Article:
IPP Journey: Though the flesh has departed, the spirit will be honoured

Guest blog written by Kagiso Maphalle

This is a blog series written by the alumni of the Implementing Public Policy Executive Education Program at the Harvard Kennedy School. Participants successfully completed this 6-month online learning course in December 2020. These are their learning journey stories.

“Hello, welcome to what will be some of your most difficult, but fruitful years of your career. We look forward to your leadership…”

Those are the words I remember when I think back on the day I joined the National Heritage Council of South Africa as the Head of Core Business. I remember these specific words because they stand out as a reminder of the indeed difficult journey that has been the past two years, but also as I come to the end of the IPP program, I note the fruitfulness which was referred to on that very first day of duty. After two years shy of a decade in the academia and research consulting industries, I made the leap and joined the public service in 2018.

Was it an easy transition? Absolutely not! But on each day, I saw glimpses of small victories which reminded me why it was a worthy change in career trajectory. I still bemoan my flexible working hours and dress code, but I digress. Let me take you through a little journey of what ultimately brought me in search of a program which has not only changed my thinking, but made sense of the challenges I experienced in attempting to do things differently within the public service.

Reality Check: Kindly find attached herewith your mammoth task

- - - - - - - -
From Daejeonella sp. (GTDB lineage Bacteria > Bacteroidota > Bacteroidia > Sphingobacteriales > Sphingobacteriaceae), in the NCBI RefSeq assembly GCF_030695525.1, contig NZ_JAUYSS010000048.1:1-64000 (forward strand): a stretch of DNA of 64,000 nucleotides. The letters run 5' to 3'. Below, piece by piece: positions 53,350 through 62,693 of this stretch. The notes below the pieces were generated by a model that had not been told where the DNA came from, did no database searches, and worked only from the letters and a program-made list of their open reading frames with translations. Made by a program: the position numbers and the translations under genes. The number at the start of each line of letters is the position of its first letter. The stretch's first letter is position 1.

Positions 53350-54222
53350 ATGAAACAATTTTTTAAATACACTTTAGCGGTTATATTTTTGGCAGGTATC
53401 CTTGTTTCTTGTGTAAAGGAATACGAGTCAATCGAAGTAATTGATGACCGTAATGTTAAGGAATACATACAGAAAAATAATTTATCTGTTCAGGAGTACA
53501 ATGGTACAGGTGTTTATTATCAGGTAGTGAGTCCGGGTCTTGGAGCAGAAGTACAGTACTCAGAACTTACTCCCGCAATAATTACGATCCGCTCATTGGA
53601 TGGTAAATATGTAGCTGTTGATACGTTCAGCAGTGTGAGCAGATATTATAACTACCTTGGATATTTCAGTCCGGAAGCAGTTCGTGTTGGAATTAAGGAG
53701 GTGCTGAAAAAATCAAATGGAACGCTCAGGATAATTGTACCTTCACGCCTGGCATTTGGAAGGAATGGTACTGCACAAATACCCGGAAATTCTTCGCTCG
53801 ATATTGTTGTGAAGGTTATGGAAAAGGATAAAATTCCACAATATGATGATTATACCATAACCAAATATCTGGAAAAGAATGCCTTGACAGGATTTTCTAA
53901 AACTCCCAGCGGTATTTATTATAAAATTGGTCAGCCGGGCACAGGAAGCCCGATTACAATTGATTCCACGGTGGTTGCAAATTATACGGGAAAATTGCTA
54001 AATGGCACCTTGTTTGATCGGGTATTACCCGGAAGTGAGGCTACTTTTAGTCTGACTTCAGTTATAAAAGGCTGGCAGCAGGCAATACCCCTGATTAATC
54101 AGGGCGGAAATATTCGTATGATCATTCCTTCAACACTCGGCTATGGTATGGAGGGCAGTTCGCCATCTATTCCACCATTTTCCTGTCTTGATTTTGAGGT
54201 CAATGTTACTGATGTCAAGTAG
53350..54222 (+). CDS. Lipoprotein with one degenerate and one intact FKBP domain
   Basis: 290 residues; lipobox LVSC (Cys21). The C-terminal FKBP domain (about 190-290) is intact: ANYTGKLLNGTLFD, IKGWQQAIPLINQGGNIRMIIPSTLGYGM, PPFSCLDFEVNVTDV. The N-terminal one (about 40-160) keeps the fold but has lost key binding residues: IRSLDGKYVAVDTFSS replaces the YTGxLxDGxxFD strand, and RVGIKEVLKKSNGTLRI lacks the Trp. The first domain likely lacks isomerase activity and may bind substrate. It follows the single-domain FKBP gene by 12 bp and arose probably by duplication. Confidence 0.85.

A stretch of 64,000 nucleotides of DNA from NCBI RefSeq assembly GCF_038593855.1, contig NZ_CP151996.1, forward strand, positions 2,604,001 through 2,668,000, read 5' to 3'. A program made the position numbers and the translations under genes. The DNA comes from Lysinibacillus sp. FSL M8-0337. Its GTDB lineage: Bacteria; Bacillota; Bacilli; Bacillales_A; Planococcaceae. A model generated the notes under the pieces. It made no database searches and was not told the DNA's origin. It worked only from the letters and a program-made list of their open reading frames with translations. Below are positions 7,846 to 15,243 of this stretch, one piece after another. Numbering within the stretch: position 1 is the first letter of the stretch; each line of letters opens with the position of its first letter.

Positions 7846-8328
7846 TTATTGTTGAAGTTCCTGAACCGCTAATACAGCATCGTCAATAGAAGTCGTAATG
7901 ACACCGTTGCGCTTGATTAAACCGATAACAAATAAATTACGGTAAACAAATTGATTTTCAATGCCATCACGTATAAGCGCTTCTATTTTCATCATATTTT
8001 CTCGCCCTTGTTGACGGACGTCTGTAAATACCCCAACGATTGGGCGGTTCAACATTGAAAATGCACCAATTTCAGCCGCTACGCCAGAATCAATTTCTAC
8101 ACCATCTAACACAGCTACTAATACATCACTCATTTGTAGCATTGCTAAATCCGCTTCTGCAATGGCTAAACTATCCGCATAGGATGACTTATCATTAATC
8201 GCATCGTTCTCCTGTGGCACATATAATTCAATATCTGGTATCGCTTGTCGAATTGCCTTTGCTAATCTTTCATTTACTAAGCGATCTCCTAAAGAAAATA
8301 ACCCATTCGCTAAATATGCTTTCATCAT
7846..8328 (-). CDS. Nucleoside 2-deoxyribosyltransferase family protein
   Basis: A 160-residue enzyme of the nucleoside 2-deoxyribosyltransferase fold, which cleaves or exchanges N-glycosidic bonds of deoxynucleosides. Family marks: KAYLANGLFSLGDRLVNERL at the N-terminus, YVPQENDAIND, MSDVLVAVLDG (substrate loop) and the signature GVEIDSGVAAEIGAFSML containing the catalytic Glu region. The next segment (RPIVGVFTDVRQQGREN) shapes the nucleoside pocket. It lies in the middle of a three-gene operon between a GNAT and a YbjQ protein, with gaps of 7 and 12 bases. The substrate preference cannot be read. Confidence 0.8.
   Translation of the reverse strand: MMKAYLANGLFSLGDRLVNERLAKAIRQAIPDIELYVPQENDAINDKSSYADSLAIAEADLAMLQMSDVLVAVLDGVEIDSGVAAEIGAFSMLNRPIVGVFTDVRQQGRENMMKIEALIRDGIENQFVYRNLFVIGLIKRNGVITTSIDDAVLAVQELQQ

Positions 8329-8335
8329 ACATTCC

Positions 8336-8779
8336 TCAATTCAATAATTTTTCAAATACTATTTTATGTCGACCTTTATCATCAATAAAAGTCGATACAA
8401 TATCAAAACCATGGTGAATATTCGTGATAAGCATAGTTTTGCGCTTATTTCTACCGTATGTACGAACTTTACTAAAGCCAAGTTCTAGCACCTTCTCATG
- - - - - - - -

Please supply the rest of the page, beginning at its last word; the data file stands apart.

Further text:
As Head of Core Business, one of the units under my portfolio is called the Resistance Liberation Heritage Route. This tongue-twister of a unit is tasked with documenting the heritage of South Africa’s resistance to colonialism and the liberation struggle during the apartheid era leading up to democracy in the year 1994. In a country as diverse as South Africa, carrying the painful history and legacies of the past, documenting the contribution of the old and young alike is beautiful for documenting stories and cementing them in stone for future generations. However, the key word here is pain; the pain of loss, the pain of suffering; the pain of accepting that life as you had known it prior to a specific date etched in your memory for ever will never be your reality; pain of lives that will never be lived; pain of smiles which will never be seen; pain of dreams which will never be fulfilled; and pain of unprepared for goodbyes and so-longs. The pain of those who gave their lives so that future generations can know freedom and democracy. Many of these lives, lost in far-away countries.

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